• 5. 0.233 104.4 0.267 118.86 0.3 132.86 0.333 146.46 0.367 159.78 0.4 172.18 0.433 183.98 0.467 195.04 0.5 205.18 0.533 214.52 0.567 223.06 0.6 231.2 0.633 238 0.667 244.14 0.7 249.74 0.733 255.08 0.767 259.2 0.8 263.74 0.833 267.6 0.867 270.8 0.9 273.6 0.933 276.14 0.966 278 1 279.74 1.033 281.48 1.067 282.94 1.1 284.28 1.133 285.48 1.167 286.54 1.2 287.3 1.233 287.86 1.267 288.36 1.3 288.82 1.333 289.2 1.367 289.375 1.4 289.567 1.433 289.689 1.466 289.811 1.5 289.950 To use this curve in a MATLAB program, the user would include the following statements in the program: % Get the magnetization curve. Note that this curve is % defined for a speed of 1200 r/min. load p91_mag.dat if_values = p91_mag(:,1); ea_values = p91_mag(:,2); n_0 = 1200; Unfortunately, an error occurred during the production of this book, and the values (resistances, voltages, etc.) in some end-of-chapter artwork are not the same as the values quoted in the end-of-chapter problem text. I have attached corrected pages showing each discrepancy in Appendix D of this manual. Please print these pages and distribute them to your students before assigning homework problems. (Note that this error will be corrected at the second printing, so it may not be present in your student’s books.) v
  • 6. The solutions in this manual have been checked carefully, but inevitably some errors will have slipped through. If you locate errors which you would like to see corrected, please feel free to contact me at the address shown below, or at my email address schapman@tpgi.com.au. I greatly appreciate your input! My physical and email addresses may change from time to time, but my contact details will always be available at the book’s Web site, which is http://www.mhhe.com/engcs/electrical/chapman/. I am also contemplating a homework problem refresh, with additional problems added on the book’s Web site mid- way through the life of this edition. If that feature would be useful to you, please provide me with feedback about which problems that you actually use, and the areas where you would like to have additional exercises. This information can be passed to the email address given below, or alternately via you McGraw-Hill representative. Thank you. Stephen J. Chapman Melbourne, Australia January 4, 2004 Stephen J. Chapman 278 Orrong Road Caulfield North, VIC 3161 Australia Phone +61-3-9527-9372 vi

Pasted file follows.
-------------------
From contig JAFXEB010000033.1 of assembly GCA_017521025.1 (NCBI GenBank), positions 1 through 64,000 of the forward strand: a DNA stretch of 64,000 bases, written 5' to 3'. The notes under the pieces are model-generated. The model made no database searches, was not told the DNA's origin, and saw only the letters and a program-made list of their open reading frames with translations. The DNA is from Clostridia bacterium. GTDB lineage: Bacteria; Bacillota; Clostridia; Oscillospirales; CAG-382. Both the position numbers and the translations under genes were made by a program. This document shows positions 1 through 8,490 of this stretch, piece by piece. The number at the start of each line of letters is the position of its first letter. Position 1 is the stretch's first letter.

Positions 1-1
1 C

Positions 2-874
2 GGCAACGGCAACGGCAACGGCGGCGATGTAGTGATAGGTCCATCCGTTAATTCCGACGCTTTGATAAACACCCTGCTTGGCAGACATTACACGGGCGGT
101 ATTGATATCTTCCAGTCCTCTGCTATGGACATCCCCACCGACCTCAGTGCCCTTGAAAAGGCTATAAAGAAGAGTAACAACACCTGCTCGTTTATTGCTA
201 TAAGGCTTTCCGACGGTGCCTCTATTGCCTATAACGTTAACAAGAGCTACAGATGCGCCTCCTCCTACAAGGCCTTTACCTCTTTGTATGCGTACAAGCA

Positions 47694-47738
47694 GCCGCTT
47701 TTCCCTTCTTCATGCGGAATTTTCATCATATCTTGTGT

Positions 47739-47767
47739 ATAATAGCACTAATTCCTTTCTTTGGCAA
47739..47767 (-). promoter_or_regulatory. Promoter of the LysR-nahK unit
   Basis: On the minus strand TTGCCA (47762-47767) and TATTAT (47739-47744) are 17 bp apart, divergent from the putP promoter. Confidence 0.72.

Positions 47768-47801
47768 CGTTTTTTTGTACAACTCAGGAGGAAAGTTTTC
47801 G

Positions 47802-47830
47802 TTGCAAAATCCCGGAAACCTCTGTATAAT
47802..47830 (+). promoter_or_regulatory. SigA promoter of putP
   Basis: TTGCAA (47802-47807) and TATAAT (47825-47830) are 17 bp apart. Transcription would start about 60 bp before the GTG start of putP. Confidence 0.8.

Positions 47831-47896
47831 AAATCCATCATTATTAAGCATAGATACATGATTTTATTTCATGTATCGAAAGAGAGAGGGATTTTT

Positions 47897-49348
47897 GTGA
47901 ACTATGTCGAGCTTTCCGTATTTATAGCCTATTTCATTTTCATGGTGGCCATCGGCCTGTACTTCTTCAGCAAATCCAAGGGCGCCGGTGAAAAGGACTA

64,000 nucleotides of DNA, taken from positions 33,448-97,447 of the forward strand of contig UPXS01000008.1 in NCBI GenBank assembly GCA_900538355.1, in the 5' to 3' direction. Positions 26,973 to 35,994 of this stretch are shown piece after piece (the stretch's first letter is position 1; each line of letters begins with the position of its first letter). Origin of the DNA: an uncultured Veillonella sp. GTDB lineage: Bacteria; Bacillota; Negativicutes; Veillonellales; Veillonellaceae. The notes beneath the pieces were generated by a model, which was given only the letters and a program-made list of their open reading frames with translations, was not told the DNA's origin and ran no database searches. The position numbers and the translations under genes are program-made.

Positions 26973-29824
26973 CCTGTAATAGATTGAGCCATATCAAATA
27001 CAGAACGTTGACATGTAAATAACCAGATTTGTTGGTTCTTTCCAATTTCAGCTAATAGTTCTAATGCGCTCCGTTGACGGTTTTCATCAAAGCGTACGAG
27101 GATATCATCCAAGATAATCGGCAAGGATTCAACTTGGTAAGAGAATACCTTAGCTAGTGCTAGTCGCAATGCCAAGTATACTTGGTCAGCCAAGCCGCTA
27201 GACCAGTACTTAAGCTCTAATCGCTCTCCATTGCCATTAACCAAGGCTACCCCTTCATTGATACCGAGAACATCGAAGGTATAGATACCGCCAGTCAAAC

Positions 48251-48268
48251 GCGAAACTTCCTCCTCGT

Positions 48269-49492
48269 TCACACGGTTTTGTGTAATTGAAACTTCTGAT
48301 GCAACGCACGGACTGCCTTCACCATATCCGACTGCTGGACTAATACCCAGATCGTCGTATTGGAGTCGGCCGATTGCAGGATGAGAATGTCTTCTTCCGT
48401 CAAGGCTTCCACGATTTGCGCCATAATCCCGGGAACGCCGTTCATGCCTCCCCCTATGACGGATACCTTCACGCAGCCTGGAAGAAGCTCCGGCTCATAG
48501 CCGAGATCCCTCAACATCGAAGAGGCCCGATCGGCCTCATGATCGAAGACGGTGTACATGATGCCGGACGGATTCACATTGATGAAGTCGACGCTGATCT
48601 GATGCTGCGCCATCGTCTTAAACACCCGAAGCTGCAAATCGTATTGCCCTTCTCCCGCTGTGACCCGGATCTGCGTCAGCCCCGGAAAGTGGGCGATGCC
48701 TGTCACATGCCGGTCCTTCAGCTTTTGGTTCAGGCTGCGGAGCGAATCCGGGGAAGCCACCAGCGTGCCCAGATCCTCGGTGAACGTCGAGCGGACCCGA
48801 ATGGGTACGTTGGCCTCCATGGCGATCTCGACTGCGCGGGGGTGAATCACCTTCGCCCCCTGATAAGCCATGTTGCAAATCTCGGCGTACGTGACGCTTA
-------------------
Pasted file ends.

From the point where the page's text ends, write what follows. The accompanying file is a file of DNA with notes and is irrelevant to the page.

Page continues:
• 7. Chapter 1: Introduction to Machinery Principles 1-1. A motor’s shaft is spinning at a speed of 3000 r/min. What is the shaft speed in radians per second? SOLUTION The speed in radians per second is  1 min   2π rad  ω = ( 3000 r/min )    = 314.2 rad/s  60 s   1 r  1-2. A flywheel with a moment of inertia of 2 kg ⋅ m2 is initially at rest. If a torque of 5 N ⋅ m (counterclockwise) is suddenly applied to the flywheel, what will be the speed of the flywheel after 5 s? Express that speed in both radians per second and revolutions per minute. SOLUTION The speed in radians per second is: τ  5 N ⋅m ω =α t =   t = ( 5 s ) = 12.5 rad/s  J 2 kg ⋅ m 2 The speed in revolutions per minute is:  1 r   60 s  n = (12.5 rad/s )    = 119.4 r/min  2π rad   1 min  1-3. A force of 5 N is applied to a cylinder, as shown in Figure P1-1. What are the magnitude and direction of the torque produced on the cylinder? What is the angular acceleration α of the cylinder? SOLUTION The magnitude and the direction of the torque on this cylinder is: τ ind = rF sin θ , CCW τ ind = ( 0.25 m)(10 N ) sin 30° = 1.25 N ⋅ m, CCW The resulting angular acceleration is: τ 1.25 N ⋅ m α= = = 0.25 rad/s2 J 5 kg ⋅ m 2 1-4. A motor is supplying 60 N ⋅ m of torque to its load. If the motor’s shaft is turning at 1800 r/min, what is the mechanical power supplied to the load in watts? In horsepower? SOLUTION The mechanical power supplied to the load is 1 min 2π rad P = τω = ( 60 N ⋅ m )(1800 r/min ) = 11,310 W 60 s 1r 1